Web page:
Monday, June 21, 2010

To the Heights of the Olympus Mount

I confess that after all these years, I had yet to actually use an Olympus OM-series SLR. I have several friends that given high praise to the OM series, and I have repeatedly read about the wonderful compactness of the Olympus OM-1 SLR. Last Friday I picked up a box of cameras that had been donated to the Michigan Photographic Historical Society (MiPHS). In the box, among the digital P&S Canons, the Kodak Autographic, the Instamatic 100, and other items was a brown never-ready Olympus camera case. I opened it, and inside was a nearly impeccable OM-1 with 50mm 1.4 Zuiko lens and the matched lens shade. Except for the non-working self-timer, the camera looks like it was bought yesterday. I figured that I might as well use the camera for a while before selling it for MiPHS.

I believe Olympus built a nearly-perfect SLR for its time. Yes, I am a camera gearhead, and appreciate mechanical cameras, but I wasn't prepared for the joy of using the OM-1. Would I have loved it as much if the camera had been a beater? Hard to say, but this one is really nice. I put in a fresh 625 hearing aid battery, a roll of Kodak Gold 100 (yes FRESH film this time...see previous post), and shot the roll in 24 hours, mostly around the yard and at Matthaei Botanical Gardens. There is also a mint 50mm 3.5 macro lens in a case that I tried out, and it worked very smoothly and was fun to use on flowers in the garden.

Results speak for themselves. In operation, the camera was like a Nikkormat that went to finishing school. The aperture and shutter speed control are located on the lens barrel and lens base and are operated with the left hand, resulting in not having to look away from the camera or move the right hand except to fire the shutter. Slick. Match-needle metering, which is my favorite. I'm not a fan of the green and red LEDs on the Nikon manual cameras. Shutter sound -- quiet. The stop-down DOF lever is right where my finger can find it on the lens. Really easy.

Flamingo Flock

Raspberries and ice cream


Do I really need yet another SLR system? I can envision the OM-1 as being a perfect street camera with that 50mm 1.4. Maybe I need therapy. No, the OM-1 is a lot cheaper than a visit to the doc. I guess I will have to sell something to buy it, and that Nikkormat FTN is looking kinda forlorn right now... Go ahead, try and convince me that I don't need it.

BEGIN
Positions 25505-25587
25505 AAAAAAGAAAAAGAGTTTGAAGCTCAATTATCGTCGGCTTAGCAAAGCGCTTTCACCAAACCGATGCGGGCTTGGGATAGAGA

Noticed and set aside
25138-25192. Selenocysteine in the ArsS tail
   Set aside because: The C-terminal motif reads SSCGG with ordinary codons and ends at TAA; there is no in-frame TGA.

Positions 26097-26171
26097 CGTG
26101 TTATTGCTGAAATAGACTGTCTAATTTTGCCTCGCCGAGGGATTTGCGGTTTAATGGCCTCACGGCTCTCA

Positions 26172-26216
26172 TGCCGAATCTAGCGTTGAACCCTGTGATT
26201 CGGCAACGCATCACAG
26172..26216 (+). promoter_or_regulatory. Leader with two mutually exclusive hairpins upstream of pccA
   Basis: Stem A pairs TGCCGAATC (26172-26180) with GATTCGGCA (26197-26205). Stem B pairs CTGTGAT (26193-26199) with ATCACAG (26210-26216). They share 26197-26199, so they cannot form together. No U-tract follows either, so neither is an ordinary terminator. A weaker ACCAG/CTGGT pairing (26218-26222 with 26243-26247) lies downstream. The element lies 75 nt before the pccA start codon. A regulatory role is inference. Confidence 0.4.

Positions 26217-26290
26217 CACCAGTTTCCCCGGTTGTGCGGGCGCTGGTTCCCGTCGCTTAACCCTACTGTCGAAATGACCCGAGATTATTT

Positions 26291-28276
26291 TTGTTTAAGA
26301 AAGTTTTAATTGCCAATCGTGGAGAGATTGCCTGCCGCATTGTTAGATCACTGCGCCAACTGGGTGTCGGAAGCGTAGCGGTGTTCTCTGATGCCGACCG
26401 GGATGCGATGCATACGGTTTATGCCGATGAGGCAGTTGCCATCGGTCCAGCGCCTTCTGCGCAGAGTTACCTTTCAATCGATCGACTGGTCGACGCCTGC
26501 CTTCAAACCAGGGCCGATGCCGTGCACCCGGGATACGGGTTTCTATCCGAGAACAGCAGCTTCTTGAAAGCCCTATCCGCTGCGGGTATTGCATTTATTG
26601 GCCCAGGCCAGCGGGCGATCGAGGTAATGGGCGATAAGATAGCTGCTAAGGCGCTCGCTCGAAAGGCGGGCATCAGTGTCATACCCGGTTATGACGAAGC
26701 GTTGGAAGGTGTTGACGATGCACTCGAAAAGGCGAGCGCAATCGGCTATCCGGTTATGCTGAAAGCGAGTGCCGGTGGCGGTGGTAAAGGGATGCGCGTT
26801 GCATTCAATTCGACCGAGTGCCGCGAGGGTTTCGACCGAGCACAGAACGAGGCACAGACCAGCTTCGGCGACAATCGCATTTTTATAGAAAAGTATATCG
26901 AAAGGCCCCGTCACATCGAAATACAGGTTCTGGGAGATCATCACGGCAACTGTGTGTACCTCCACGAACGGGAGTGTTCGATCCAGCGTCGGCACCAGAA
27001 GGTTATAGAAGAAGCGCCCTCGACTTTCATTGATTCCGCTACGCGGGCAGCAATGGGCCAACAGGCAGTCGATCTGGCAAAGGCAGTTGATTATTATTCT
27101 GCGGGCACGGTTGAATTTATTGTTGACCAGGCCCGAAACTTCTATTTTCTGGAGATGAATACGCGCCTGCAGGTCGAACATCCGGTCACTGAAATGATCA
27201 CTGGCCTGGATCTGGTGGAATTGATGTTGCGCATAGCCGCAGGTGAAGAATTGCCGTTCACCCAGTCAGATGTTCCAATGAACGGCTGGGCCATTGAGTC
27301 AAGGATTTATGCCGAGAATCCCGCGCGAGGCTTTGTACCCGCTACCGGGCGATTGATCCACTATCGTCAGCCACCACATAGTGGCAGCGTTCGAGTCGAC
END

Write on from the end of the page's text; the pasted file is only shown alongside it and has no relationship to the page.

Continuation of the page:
Just for reference, in case you don't know...
Modern Classic SLRs - Olympus
Official Olympus site


ampm said...

Mark, you need to keep that camera, it is by far my favorite manual focus camera, so compact and smooth. However, if in the end you decide not to keep it, let me know, the light meter in ours is not working properly, so I wouldn't mind replacing the body.

Luc said...

Mark, you're definitively nuts if you start collecting Zuiko glass and other Olympus gear... I'm fond myself of their rangefinders (RC and XA are my favorites so far) but I'm trying to stay away from their SLRs...

murhaaya said...

Hi there,

I am a sworn olympus OM-1 fan a photographer. I own a pretty beaten up OM-1 that's still misbehaving but I would not change it for anything. I use it as my main film camera. My main lens is the 50/1.4 and I have a several more ranging from 17 to 135 mm in primes. Zuiko lenses are top notch (definitely for the price!), the camera is so small even the OM-2 looks like a giant next to it, the viewfinder is large and bright... If I might be so bold. I'd suggest to you to keep it and get more lenses. Of course, it's up to you if you will take the suggestion from complete stranger who follows your pages and right now decided to write a comment :)

btw you can check some OM-1 pictures on my site -

good light

Carla said...

These pics look amazing, on whatever camera you've used.I love LEICA, if you really want to invest in another camera.